How to Stencil Along Crown Molding

Stenciling along crown molding, or along the top or bottom of a wall is another place that can be a bit tricky.

To stencil along the top or bottom of a wall, begin by taping off just beneath or above where you want to stencil with Frog Painter's Tape to prevent accidentally paint smudging in places you do not want paint.

Stenciling along crown molding

The top and bottom edges of the wall is another place you might not have room for a full repeat of the stencil pattern. Again, just like when you stenciled the corners, you can bend the stencil to fit into this smaller space. You do not need to crease the stencil when you bend it, but do make sure that the stencil is full flat against the wall where you will be applying paint.
(It may be easier to stencil the edges with a stencil brush).

Stenciling the bottom of a wall

Once you are finished, remove the painter's tape very gently, to keep any paint from coming off with the tape.

And that is how you stencil large areas with allover, repeating pattern stencils! For more DIY home décor stencil project tutorials check out our other DIY stenciling project video tutorials or our Stenciling Blog. Happy Stenciling!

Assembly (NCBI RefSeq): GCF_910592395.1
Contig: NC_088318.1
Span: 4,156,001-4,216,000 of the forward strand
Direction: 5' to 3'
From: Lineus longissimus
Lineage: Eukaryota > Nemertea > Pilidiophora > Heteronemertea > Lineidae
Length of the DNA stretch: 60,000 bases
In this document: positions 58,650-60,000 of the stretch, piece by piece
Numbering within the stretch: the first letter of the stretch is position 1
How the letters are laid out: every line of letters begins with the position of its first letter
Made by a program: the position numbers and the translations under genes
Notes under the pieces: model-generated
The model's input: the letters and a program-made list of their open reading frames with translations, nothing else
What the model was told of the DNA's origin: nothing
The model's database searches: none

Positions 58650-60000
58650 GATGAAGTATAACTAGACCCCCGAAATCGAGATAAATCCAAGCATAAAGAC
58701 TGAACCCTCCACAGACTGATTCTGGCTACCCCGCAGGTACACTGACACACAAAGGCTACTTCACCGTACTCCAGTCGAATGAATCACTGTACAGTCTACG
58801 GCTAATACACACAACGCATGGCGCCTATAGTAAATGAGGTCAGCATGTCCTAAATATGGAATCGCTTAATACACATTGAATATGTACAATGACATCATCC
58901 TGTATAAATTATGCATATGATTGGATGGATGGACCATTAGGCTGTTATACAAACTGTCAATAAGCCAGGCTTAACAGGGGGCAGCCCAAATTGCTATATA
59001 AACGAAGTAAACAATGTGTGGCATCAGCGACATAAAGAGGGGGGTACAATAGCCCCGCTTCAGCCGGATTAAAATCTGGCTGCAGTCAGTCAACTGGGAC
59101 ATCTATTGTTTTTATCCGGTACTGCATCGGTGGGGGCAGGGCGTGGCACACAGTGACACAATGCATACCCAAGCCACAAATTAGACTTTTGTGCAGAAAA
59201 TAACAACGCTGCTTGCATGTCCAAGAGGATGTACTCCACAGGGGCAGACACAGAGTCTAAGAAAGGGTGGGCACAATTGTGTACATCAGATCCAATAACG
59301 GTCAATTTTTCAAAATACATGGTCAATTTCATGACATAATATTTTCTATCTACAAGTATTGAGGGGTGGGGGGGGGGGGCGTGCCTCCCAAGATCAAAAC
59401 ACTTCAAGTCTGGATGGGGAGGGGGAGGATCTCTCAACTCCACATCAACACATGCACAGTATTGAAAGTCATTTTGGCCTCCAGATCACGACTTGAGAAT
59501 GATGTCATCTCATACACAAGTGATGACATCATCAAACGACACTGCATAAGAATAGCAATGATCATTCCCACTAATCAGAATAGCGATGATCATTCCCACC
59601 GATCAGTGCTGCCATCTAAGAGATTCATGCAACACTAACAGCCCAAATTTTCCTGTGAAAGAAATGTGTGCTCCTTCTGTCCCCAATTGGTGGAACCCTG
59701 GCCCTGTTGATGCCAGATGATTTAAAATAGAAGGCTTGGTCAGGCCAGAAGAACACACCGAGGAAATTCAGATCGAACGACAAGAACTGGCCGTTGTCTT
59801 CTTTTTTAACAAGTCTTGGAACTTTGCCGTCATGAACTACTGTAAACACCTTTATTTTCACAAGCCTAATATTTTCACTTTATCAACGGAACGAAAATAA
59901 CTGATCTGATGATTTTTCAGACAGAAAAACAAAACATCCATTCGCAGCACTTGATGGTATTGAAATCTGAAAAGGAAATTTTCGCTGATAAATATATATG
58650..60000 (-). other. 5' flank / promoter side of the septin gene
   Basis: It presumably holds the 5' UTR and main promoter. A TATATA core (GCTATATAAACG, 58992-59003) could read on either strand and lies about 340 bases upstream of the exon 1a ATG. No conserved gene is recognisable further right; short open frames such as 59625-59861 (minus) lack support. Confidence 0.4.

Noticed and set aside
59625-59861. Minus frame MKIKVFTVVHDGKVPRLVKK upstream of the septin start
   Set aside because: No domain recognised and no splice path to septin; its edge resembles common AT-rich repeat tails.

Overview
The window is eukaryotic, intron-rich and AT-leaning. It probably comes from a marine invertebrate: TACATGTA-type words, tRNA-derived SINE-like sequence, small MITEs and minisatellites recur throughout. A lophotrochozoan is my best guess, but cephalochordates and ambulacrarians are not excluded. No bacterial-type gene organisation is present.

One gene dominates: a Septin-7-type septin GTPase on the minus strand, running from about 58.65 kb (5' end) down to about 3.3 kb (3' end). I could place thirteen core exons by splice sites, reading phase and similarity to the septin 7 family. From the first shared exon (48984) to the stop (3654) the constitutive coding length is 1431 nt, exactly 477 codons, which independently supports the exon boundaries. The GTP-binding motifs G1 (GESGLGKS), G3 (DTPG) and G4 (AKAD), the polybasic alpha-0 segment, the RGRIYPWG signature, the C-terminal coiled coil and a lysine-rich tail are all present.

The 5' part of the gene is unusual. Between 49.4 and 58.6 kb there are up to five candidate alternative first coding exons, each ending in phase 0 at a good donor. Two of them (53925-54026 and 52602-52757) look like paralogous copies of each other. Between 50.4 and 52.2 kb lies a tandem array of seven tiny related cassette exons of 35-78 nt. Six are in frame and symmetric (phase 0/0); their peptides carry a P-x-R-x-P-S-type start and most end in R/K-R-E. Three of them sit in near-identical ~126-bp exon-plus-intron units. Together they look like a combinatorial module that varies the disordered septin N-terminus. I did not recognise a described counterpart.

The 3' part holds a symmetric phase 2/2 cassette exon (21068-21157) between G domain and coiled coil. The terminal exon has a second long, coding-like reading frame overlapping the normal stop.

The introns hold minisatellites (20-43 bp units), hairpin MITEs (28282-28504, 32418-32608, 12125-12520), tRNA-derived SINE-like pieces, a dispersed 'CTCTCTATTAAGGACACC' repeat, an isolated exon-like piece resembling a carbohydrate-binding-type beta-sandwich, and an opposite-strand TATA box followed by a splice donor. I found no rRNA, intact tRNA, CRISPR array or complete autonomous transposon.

Larger home décor stenciling projects, such as wall stenciling, floor or ceiling stenciling, curtain stenciling, border stenciling and furniture stenciling, can seem like an intimidating amount of work. Big stenciling projects are actually much easier than you might expect, and of course loads of fun!

Even if you are stenciling across a broad surface area (i.e. a wall, floor, ceiling, patio, curtains or furniture), you only need one stencil template to stencil the entire surface. Allover, Repeating Pattern Stencils make it easy to replicate the same stencil design across a wall, floor, ceiling, or curtain and transform large home décor stenciling projects into easy, budget-friendly DIY home improvements that anyone can do.

*A note on our stenciling supplies:

If you are stenciling with a painter roller we strongly recommend using a High Density Foam Roller. As we explained in our post "How to Stencil without Paint Bleed", the key to stenciling applying paint in many thin layers. Stenciling with too much paint will cause paint to bleed under the stencil template and blur the stenciled design. High Density Foam Rollers absorb less paint than regular paint rollers and are better for stenciling.